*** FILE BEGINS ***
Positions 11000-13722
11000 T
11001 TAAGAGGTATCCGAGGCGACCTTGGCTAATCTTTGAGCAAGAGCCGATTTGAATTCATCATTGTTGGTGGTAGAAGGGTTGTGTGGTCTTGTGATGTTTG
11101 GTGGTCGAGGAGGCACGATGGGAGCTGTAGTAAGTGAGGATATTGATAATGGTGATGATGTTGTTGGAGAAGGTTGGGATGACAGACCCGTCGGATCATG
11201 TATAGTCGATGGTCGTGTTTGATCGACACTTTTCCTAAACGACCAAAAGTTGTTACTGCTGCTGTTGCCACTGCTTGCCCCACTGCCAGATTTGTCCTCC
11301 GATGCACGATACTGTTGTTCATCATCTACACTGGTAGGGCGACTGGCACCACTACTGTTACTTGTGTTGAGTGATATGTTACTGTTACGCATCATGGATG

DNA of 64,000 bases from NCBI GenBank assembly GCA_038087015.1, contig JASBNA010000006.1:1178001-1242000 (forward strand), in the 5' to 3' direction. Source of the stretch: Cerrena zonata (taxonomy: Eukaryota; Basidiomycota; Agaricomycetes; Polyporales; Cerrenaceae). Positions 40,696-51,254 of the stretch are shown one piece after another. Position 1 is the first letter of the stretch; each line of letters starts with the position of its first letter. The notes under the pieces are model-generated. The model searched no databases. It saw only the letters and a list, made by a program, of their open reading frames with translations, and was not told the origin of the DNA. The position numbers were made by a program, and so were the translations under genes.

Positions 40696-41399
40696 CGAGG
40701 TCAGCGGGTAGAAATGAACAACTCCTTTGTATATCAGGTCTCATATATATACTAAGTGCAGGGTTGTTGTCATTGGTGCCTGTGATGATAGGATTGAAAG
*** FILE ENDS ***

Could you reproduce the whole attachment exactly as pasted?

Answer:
Positions 11000-13722
11000 T
11001 TAAGAGGTATCCGAGGCGACCTTGGCTAATCTTTGAGCAAGAGCCGATTTGAATTCATCATTGTTGGTGGTAGAAGGGTTGTGTGGTCTTGTGATGTTTG
11101 GTGGTCGAGGAGGCACGATGGGAGCTGTAGTAAGTGAGGATATTGATAATGGTGATGATGTTGTTGGAGAAGGTTGGGATGACAGACCCGTCGGATCATG
11201 TATAGTCGATGGTCGTGTTTGATCGACACTTTTCCTAAACGACCAAAAGTTGTTACTGCTGCTGTTGCCACTGCTTGCCCCACTGCCAGATTTGTCCTCC
11301 GATGCACGATACTGTTGTTCATCATCTACACTGGTAGGGCGACTGGCACCACTACTGTTACTTGTGTTGAGTGATATGTTACTGTTACGCATCATGGATG

DNA of 64,000 bases from NCBI GenBank assembly GCA_038087015.1, contig JASBNA010000006.1:1178001-1242000 (forward strand), in the 5' to 3' direction. Source of the stretch: Cerrena zonata (taxonomy: Eukaryota; Basidiomycota; Agaricomycetes; Polyporales; Cerrenaceae). Positions 40,696-51,254 of the stretch are shown one piece after another. Position 1 is the first letter of the stretch; each line of letters starts with the position of its first letter. The notes under the pieces are model-generated. The model searched no databases. It saw only the letters and a list, made by a program, of their open reading frames with translations, and was not told the origin of the DNA. The position numbers were made by a program, and so were the translations under genes.

Positions 40696-41399
40696 CGAGG
40701 TCAGCGGGTAGAAATGAACAACTCCTTTGTATATCAGGTCTCATATATATACTAAGTGCAGGGTTGTTGTCATTGGTGCCTGTGATGATAGGATTGAAAG